A Night in Bethlehem — Incarnation.

Luke 1:26-38, 2:1-21.

Night Scenes of Scripture

Seventeen Bible Night Scenes, illustrating and elucidating various truths of the Gospel.

by W. T. P. Wolston, M.D., 1896.


The Gospel Addresses which form this little volume were taken down, in shorthand, as delivered. They have been revised, and are now sent out, with the prayer, and hope, that God may use them to arouse the careless, and help the already awakened.

They are but efforts to present the gospel in various aspects, and from different points of view.

May the gracious Lord be pleased to bless their publication to the help of souls, hungering and thirsting for "the unsearchable riches of Christ," even as, in His infinite grace, He blessed and saved the Author, thirty-five years ago this day.

W. T. P. W.

46 Charlotte Square,

Edinburgh, 16th December 1895.

Chapter 1 A Night In Bethlehem — Incarnation
Chapter 2 Another Night In Bethlehem — Adoration
Chapter 3 A Night Of Flight — Rejection
Chapter 4 A Night On A Mount — Transfiguration
Chapter 5 A Night Of Sorrow — Propitiation
Chapter 6 A Night In Darkness — Regeneration
Chapter 7 A Night In Egypt — Redemption
Chapter 8 A Night In The Sea — Salvation
Chapter 9 A Night In A Camp — Appropriation
Chapter 10 A Night Among The Stars — Justification
Chapter 11 A Night In Sodom — Procrastination
Chapter 12 A Night Of Wrestling — Determination
Chapter 13 A Night In A Palace — Admonition
Chapter 14 A Night Among Lions — Devotion
Chapter 15 A Night In A Counting-House — Miscalculation
Chapter 16 A Night In Prison — Emancipation
Chapter 17 A Night Without A Morning — Resurrection

Chapter 1.

A Night in Bethlehem — Incarnation.

The night scenes of Scripture are exceedingly interesting, but the one that is before us this evening, I need scarcely say, must outstrip and exceed every other in interest; and for this reason, that it is connected with the birth of the Son of God into man's world for God's glory, and the blessing, and redemption of man. The moment in the history of this scene had come of which the apostle Paul says: "When the fulness of the time was come, God sent forth his Son, made of a woman, made under the law, to redeem them that were under the law, that we might receive the adoption of sons" (Gal. 4:4-5). Think of it: the Son is sent to win sons! Oh! it is wonderful.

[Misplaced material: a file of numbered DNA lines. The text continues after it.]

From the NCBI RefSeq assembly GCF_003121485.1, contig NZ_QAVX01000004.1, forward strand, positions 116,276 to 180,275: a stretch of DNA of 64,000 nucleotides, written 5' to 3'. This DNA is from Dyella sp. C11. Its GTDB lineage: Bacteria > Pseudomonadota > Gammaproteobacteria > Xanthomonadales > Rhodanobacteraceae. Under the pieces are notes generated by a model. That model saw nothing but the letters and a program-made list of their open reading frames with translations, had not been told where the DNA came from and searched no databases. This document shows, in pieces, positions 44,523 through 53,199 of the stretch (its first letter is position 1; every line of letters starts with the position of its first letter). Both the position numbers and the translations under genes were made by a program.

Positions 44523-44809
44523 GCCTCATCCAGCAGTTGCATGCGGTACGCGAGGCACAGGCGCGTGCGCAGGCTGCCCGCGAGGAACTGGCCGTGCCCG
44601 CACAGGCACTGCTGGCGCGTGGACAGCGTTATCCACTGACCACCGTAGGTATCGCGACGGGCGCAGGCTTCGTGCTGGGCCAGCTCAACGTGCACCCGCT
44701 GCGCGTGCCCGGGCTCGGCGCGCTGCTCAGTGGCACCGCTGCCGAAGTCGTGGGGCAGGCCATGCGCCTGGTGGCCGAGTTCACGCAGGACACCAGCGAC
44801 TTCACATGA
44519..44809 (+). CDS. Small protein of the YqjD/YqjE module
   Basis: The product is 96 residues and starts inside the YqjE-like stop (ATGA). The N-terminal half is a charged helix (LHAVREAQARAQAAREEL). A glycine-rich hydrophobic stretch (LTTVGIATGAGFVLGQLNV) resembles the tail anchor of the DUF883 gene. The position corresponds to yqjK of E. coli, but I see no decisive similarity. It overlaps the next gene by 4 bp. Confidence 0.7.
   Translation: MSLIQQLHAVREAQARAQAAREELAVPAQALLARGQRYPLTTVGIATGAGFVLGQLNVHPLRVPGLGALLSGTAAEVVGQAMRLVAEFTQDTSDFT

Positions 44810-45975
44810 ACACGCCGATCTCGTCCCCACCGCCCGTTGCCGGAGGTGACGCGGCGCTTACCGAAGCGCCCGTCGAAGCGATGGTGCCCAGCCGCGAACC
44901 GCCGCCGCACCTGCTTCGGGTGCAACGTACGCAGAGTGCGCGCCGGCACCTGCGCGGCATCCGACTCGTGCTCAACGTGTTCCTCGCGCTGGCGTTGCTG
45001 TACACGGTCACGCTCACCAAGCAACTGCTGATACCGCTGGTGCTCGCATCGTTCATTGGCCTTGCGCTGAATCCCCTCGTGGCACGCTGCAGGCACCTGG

Now you might ask, What do you mean by "the fulness of time"? Well, it was clearly the moment when the probation of man was over. The first man had had a fair, full, and complete trial. Tried in innocence, he had fallen, and become guilty: tried without law, he was lawless: tried under the law, he had broken it. God had one resource left — the secret thought of His heart from eternity — it was to send into this scene His own Son; His own beloved Son became man, that, as man, He might bless and redeem man, fallen man, and bring him to God. Man with all his learning, all his inventions, all his searchings, had not found out God. He had lost God through the fall — the fruit of sin — and he never found Him again. Even the law did not meet his case, for the law was not the revelation of God. The law was the declaration of what man ought to be, not the revelation of what God is.

You may turn round and say to me, But did not man know God in creation? To a certain extent clearly, and therefore he is without excuse, as the apostle puts it in Romans 1:20. His eternal power and Godhead are most surely to be known by creation, but that is not what He Himself is. "The heavens declare the glory of God; and the firmament shows his handiwork" (Ps. 19:1); but that is not Himself, that is not God. I might show you one day in a certain building a beautiful picture, and as you stand before it with admiration you exclaim: What a marvellous artist! What conception, what artistic power, what skill with the brush, what a touch that produced such a picture! I turn round and show you an exquisite piece of sculpture that came from the same hand, showing that it could use the chisel as well as the brush. And again you exclaim, What a wonderful man! Yes, I say, but he drinks like a fish, starves his children, beats his wife, his life is a scandal to the whole neighbourhood. In spite of his pictures and his sculpture, his moral character is of the very worst kind. Thus, you see, you do not learn the man by his works.